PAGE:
Oh, digital rights: it’s impossible to imagine a future without you. At your absolute best, you’re an annoyance; you’re a nuisance that only patience and a five minute boycott can fix. At your worst, however, you’re a debilitating disease, bringing even the greatest games to their knees, and their legitimate, paying owners with them.
Our grievance with digital rights, then, isn’t some overwhelmingly complex ethical or philosophical issue. It’s not even about the nature of ownership and licensing (at least not yet) – it’s about the ability to play the games we payed for exactly when we choose to. It’s a lot to ask, I know.
What’s more, we can be against excessive anti-piracy measures and still be vehemently against piracy. How? By purchasing legitimate copies of games.
Publishers: if you insist on a constant internet connection to access your product – even whilst playing alone – and your servers are taking a holiday at launch, you’d struggle to convince many as to why this shouldn’t be reviewed similarly to any other part of your game.
It’s inherent to your product and a requirement. It’s something that you mandate. As with any other component of a product, drastically diminish its quality and the rest suffers. Imagine if publications added a ‘DRM’ box to their review breakdowns. Imagine if crappy implementation inclined a publication to give a game a lesser score – is that fair?
Of course, this invites a whole host of questions. If a game’s DRM policy is changed or entirely removed – as was the case with The Witcher 2 – is a score to be revised? Is a title without it to be scored a ten in that particular category? A game with always-on, a zero?
Conversely, by incorporating digital rights into our model of criticism, we begin to straddle acceptance and legitimacy – we’re essentially saying to publishers, “Yeah, it’s totally fine to control something I bought. See, we even gave it a score!”. That said, it’s not unrealistic to expect digital rights management in every single game we buy in the near future, regardless of our supposed stance.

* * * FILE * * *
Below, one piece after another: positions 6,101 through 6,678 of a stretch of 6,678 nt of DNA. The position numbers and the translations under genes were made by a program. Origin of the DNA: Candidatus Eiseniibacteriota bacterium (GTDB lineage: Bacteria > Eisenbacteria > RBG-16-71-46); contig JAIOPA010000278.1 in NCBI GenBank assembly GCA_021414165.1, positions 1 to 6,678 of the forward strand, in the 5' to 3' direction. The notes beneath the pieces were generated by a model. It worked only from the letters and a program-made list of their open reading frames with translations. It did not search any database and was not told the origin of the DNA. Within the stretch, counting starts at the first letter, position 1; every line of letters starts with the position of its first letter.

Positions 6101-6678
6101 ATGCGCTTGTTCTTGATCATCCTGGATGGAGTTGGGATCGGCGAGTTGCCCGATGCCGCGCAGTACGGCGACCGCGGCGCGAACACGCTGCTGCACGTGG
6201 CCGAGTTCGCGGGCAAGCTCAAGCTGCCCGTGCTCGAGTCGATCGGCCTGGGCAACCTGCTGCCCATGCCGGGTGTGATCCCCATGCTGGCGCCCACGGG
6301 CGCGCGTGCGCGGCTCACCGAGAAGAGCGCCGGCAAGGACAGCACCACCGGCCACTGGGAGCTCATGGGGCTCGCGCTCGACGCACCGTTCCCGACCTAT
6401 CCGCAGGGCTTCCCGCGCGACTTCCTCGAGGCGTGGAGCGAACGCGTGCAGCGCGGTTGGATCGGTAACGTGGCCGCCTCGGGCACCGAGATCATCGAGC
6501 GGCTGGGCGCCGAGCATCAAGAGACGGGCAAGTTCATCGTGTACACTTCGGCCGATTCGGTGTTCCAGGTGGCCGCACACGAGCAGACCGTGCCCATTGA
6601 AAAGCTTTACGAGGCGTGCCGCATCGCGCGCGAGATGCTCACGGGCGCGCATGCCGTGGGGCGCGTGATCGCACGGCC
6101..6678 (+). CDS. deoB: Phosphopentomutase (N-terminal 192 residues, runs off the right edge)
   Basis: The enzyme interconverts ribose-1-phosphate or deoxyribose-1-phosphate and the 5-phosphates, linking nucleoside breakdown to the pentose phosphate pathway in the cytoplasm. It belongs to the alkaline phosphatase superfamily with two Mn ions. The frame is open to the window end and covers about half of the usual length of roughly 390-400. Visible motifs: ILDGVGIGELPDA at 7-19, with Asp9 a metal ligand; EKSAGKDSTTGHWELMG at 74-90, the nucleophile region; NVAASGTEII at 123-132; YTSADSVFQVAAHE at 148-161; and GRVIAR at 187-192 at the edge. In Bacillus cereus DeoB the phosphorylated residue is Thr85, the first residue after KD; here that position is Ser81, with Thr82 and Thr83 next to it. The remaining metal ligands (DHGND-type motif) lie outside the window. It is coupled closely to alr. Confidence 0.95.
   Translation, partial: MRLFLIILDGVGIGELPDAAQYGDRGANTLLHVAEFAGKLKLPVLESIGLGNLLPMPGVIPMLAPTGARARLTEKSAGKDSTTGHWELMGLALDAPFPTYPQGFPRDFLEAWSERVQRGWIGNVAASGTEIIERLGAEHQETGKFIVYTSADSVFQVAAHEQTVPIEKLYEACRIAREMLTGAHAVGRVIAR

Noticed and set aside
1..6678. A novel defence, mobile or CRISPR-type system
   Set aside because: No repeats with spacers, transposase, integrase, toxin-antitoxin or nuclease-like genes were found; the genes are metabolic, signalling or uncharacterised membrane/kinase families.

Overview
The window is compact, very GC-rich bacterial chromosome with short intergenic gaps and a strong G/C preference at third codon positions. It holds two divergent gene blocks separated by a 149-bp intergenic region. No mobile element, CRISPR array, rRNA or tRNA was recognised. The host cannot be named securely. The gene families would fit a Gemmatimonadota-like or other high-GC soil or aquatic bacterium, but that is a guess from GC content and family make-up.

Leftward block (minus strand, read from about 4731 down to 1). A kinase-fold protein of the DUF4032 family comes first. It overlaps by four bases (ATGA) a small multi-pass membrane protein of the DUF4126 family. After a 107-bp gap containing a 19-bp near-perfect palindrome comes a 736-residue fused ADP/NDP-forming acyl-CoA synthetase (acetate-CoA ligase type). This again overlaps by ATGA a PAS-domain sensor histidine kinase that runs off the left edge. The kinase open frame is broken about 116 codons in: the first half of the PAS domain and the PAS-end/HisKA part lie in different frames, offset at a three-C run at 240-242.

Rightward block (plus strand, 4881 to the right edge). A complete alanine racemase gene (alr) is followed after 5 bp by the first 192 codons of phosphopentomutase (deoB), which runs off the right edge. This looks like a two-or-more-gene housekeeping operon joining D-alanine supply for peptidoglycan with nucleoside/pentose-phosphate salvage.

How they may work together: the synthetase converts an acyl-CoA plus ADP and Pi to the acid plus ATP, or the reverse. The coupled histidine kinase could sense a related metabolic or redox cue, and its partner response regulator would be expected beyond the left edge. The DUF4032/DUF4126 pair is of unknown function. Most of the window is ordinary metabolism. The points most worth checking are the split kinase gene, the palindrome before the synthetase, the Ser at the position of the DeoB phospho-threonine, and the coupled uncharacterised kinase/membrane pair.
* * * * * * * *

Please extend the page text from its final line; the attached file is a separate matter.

But what is our stance? We parade on message boards, deploring the existence of always-on DRM. Others hack games merely to prove how largely ineffectual it is. Yet it’s wallets, not words, that’ll get publishers to listen. That’s the disconnect – we berate what they do and yet still invest in products that embody what we hate. That’s true support.
As publishers stuff more money into development, there’s no doubt that they’ll be searching for ways to protect their ever-growing investments – regardless of how much that inconviences those who actually give them money. Play time is serious business, and to render a costly investment useless, particularly when many dedicate precious time off work to do so, for a matter of days is something that shouldn’t be discounted. We don’t buy games to wait three days to play them.
So, should DRM be considered a game component? Simply put: I don’t know. If I bought any other product that failed to work out the gate, due to a glitch or otherwise, I could never recommend that title to a readership if the issue is widespread. And yet to diminish the perception of a fantastic game due to what may very well be a temporary issue – if servers don’t work or key codes fail – seems somehow wrong.
As we head towards a future where a dodgy internet connection could render someone’s game collection entirely inaccessible, the job of critics to warn consumers of lamentable DRM is increasingly important. It could be said, too, that a fantastic game with ruined by technical faults would receive less than brilliant reviews. It doesn’t seem like a leap to include digital rights as one of those technicalities.
And as we head towards a future where DRM is likely to be ever-present, we head towards a future with inevitable and countless mess-ups, where people will be unable to access the products they purchased at the very moment of purchase. If a publisher decides to implement online DRM, the cost and onus is on them to provide a consistent service.
The “why should they waste money on servers just for a one-time launch capacity” argument doesn’t cut it. You decided to integrate it into your product – deal with it.
Please, share your ramble below.